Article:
|Publication number||US4063570 A|
|Application number||US 05/715,773|
|Publication date||Dec 20, 1977|
|Filing date||Aug 19, 1976|
|Priority date||Aug 19, 1976|
|Also published as||CA1081085A, CA1081085A1|
|Publication number||05715773, 715773, US 4063570 A, US 4063570A, US-A-4063570, US4063570 A, US4063570A|
|Inventors||H. Charles Mitchell, Donald G. Fettes|
|Original Assignee||Mitchell H Charles, Fettes Donald G|
|Export Citation||BiBTeX, EndNote, RefMan|
|Patent Citations (7), Referenced by (27), Classifications (7)|
|External Links: USPTO, USPTO Assignment, Espacenet|
Backflow check valves are designed for installation in a sewer pipe to allow sewage to pass downstream through the pipe while preventing water and sewer gases from traveling upstream. While backflow check valves have been well known in the art since before 1900 (see in particular Chappeli, U.S. Pat. No. 314,107), several features of the present invention represent advances over the prior art in this field.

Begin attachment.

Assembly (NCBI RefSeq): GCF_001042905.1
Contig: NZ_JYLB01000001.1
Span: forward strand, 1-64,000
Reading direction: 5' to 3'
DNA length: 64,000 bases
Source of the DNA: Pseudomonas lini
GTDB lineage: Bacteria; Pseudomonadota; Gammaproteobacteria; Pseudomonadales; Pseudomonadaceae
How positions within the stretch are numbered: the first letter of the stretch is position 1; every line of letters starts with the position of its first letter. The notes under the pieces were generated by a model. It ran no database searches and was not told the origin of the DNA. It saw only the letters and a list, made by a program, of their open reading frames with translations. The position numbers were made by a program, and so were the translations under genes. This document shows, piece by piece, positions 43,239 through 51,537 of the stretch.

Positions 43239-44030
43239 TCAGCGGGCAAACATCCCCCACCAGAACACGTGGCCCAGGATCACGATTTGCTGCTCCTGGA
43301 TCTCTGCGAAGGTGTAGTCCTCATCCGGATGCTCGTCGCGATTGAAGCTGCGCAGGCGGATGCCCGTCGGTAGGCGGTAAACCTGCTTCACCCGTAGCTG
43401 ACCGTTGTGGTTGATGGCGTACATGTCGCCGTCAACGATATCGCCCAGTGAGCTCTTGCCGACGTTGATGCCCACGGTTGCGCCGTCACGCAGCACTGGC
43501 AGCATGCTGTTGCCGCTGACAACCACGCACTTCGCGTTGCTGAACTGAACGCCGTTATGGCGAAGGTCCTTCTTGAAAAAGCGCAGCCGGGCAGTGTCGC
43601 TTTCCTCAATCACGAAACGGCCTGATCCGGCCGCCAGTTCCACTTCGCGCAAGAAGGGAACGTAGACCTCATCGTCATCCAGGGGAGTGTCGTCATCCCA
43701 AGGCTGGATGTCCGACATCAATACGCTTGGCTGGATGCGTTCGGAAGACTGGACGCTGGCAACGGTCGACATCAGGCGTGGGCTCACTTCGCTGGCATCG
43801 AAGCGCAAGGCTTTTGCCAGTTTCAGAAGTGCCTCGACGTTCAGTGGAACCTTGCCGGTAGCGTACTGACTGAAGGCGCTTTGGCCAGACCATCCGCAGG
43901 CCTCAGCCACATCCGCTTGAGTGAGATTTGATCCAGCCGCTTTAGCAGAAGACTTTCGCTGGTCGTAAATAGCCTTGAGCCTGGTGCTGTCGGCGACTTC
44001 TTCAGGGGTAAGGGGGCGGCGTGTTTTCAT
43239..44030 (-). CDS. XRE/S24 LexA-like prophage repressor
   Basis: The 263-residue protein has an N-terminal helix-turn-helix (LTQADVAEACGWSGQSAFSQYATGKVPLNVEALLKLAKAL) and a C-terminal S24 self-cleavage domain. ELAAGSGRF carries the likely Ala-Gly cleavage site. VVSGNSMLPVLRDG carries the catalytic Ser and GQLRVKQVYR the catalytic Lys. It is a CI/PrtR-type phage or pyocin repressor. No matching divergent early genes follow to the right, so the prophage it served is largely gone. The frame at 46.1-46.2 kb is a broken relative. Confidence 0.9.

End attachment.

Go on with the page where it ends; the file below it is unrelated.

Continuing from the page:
Unlike any of the known prior art, the present assembly may be installed in a conventional plastic cleanout wye which is already in service, through the cleanout channel. Cleanout wyes and cleanout tees are defined as equivalent structures for the purposes of this application. Known prior art includes valves with removable flaps or valve seats for service access, but in many cases the plumbing must be disassembled to remove or replace the valve, and in all known cases the plumbing which contains the valve must be specially designed for that purpose. Thus none of the known prior art discloses a valve which can be added to existing drain systems without modifying the plumbing considerably.